Boston butt barbecue conjures images of tank-like barrel smokers chugging away for the better part of the day, but not if you use an oilless fryer. Oilless fryers transfer heat with infrared waves, so they operate more efficiently than charcoal grills and barbecues. If you want to add a smoke ring to that Boston butt -- and why wouldn't you -- a smoker-box attachment has that covered. You don't have to worry about controlling the heat like you do with a smoker, either; you just have to monitor the internal temperature of the pork.
Things You'll Need
Spice rub (optional)
Heavy-duty aluminum foil
Trim off any hanging fat from the Boston butt and season it with the spice rub of your choice about 24 hours before you want to cook it. Use a no- or low-sugar spice rub; oilless fryers generate enough heat to scorch sugar.
Marinate the Boston butt in the spice rub overnight in the refrigerator. Remove it and place it on a tray lined with paper towels. Let the pork reach room temperature, which usually takes about 1 hour.
Fill the smoker accessory with water-soaked wood chips if you want to add smoke during cooking. Attach the smoker box to the slot at the rear of the cooking chamber.
Place the Boston butt in the cooking basket. Insert the supplied meat thermometer in the top of the meat. Turn the gas knob to "On" and ignite the fryer with the ignition switch.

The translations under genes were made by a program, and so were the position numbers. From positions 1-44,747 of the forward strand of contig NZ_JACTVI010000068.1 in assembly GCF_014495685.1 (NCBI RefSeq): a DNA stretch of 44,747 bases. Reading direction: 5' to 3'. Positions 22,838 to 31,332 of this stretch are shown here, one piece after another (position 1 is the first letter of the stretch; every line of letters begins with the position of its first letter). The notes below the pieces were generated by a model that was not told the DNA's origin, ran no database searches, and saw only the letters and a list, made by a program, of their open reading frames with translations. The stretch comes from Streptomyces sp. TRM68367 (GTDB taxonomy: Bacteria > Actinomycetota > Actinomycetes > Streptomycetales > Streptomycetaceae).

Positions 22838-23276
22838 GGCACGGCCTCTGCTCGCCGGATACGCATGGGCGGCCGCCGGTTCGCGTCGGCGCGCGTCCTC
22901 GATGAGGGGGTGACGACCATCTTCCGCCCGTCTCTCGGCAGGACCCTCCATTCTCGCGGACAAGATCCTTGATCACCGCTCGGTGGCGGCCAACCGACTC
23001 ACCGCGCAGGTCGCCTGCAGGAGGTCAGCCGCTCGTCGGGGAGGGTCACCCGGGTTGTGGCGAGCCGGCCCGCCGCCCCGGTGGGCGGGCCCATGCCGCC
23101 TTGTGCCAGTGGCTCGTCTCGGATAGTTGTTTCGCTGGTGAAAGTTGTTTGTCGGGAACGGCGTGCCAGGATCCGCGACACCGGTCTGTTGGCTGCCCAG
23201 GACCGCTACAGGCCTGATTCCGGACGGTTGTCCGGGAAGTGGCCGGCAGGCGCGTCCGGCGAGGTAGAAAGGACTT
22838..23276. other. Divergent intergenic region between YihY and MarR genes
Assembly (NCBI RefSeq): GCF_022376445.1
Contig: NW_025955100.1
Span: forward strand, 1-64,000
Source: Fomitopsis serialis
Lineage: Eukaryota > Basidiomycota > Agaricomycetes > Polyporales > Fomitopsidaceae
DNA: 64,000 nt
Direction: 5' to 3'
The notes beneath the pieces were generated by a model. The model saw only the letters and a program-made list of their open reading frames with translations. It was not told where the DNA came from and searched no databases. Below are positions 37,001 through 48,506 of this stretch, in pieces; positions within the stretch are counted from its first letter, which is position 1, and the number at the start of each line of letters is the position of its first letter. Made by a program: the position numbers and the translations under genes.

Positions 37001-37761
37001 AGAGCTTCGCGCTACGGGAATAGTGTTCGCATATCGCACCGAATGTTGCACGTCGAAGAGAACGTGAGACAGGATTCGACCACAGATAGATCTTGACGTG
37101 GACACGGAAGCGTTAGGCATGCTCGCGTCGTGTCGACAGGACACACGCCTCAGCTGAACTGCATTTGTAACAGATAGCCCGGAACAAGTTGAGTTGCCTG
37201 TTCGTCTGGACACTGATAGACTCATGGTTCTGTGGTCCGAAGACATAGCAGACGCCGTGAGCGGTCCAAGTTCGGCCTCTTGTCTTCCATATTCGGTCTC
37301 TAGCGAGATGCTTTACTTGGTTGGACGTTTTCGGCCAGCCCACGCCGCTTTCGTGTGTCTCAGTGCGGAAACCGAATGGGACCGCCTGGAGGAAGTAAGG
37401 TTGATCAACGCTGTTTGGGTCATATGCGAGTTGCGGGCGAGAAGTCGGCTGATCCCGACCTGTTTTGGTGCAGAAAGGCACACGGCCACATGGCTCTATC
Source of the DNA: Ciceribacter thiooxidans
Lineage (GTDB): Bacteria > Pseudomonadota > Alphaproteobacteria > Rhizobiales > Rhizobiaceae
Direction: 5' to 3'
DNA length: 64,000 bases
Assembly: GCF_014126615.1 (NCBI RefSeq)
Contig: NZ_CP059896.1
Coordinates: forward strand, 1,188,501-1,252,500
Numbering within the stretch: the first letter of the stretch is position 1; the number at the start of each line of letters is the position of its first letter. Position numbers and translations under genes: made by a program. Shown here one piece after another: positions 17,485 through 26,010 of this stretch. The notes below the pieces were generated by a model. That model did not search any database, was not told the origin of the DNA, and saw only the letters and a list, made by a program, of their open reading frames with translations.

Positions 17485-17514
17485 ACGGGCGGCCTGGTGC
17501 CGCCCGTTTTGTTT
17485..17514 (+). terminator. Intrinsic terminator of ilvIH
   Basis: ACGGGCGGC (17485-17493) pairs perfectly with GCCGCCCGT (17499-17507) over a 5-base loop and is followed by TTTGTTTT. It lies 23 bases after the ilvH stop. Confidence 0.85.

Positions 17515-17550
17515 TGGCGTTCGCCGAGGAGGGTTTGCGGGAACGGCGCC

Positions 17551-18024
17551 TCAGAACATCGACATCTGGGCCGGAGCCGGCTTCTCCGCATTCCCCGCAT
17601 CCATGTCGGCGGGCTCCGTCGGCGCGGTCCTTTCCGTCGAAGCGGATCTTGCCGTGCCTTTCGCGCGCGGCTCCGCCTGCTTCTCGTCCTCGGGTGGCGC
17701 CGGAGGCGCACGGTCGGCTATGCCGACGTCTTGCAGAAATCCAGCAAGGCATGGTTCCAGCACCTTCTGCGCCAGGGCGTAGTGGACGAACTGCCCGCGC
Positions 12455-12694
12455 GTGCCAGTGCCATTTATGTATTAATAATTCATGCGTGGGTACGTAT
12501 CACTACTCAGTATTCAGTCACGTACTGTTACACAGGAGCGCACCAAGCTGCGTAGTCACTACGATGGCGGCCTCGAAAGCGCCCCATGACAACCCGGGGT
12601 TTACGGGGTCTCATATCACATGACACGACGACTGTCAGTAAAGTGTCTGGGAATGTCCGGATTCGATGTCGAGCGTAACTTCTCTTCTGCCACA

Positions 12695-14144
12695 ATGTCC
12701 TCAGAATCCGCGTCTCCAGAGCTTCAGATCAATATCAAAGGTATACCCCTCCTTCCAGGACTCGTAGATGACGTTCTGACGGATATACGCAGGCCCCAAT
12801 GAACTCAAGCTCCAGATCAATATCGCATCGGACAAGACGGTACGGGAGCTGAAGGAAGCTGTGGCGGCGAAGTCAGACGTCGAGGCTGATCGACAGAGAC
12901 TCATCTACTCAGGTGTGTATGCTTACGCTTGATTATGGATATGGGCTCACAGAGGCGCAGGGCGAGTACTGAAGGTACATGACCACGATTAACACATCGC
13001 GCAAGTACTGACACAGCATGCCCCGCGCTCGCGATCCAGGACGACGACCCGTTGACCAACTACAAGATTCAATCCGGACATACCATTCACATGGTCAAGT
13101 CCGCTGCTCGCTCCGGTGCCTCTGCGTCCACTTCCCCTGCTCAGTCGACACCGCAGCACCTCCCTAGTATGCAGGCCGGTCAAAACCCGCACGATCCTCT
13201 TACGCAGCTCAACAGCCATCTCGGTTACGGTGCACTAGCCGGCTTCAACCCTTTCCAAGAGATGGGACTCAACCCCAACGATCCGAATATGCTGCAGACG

Cook the Boston butt until it reaches an internal temperature of 145 degrees Fahrenheit. Remove it with tongs.
Remove the meat thermometer and wrap the Boston butt in heavy-duty aluminum foil. If using a barbecue sauce, coat the Boston butt with it first then wrap it with 2 or 3 layers of heavy-duty aluminum foil.
Insert the meat thermometer in the Boston butt through the foil and return it to the fryer. Cook the Boston butt until the internal temperature reaches 200 F.
Remove the cooking basket with the Boston butt in it and place it on a heat-proof surface. Let the basket and foil cool until you can handle it. Take the Boston butt out and unwrap it.
Shred the Boston butt with two forks and serve. Return the cooking basket to the fryer.
Cover the fryer with the lid and let it cook empty for 15 minutes to clean. Scrape the basket with a grill brush and empty the fryer of debris when it's cool enough to handle.
If it's the first you're using the fryer, coat the cooking basket and inside of the lid with cooking spray. Turn on the fryer and cook for 15 minutes to season it.